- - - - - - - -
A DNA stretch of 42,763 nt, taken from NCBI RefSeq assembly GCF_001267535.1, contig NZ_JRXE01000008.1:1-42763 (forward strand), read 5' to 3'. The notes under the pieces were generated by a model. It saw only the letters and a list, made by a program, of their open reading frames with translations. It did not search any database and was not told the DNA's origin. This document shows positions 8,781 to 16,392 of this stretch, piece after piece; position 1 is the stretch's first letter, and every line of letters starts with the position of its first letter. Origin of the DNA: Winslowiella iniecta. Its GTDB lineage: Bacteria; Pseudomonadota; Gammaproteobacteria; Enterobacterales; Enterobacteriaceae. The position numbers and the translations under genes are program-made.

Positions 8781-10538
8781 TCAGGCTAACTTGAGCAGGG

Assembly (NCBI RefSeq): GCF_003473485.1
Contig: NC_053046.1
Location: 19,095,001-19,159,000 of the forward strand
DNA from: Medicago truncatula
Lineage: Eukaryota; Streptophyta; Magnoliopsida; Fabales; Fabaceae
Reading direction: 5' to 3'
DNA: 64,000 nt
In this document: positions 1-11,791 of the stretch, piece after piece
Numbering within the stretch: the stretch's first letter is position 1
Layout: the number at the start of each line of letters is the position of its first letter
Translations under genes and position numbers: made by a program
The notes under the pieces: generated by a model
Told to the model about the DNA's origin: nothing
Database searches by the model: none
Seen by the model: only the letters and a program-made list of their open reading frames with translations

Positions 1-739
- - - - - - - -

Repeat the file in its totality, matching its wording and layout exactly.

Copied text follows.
A DNA stretch of 42,763 nt, taken from NCBI RefSeq assembly GCF_001267535.1, contig NZ_JRXE01000008.1:1-42763 (forward strand), read 5' to 3'. The notes under the pieces were generated by a model. It saw only the letters and a list, made by a program, of their open reading frames with translations. It did not search any database and was not told the DNA's origin. This document shows positions 8,781 to 16,392 of this stretch, piece after piece; position 1 is the stretch's first letter, and every line of letters starts with the position of its first letter. Origin of the DNA: Winslowiella iniecta. Its GTDB lineage: Bacteria; Pseudomonadota; Gammaproteobacteria; Enterobacterales; Enterobacteriaceae. The position numbers and the translations under genes are program-made.

Positions 8781-10538
8781 TCAGGCTAACTTGAGCAGGG

Assembly (NCBI RefSeq): GCF_003473485.1
Contig: NC_053046.1
Location: 19,095,001-19,159,000 of the forward strand
DNA from: Medicago truncatula
Lineage: Eukaryota; Streptophyta; Magnoliopsida; Fabales; Fabaceae
Reading direction: 5' to 3'
DNA: 64,000 nt
In this document: positions 1-11,791 of the stretch, piece after piece
Numbering within the stretch: the stretch's first letter is position 1
Layout: the number at the start of each line of letters is the position of its first letter
Translations under genes and position numbers: made by a program
The notes under the pieces: generated by a model
Told to the model about the DNA's origin: nothing
Database searches by the model: none
Seen by the model: only the letters and a program-made list of their open reading frames with translations

Positions 1-739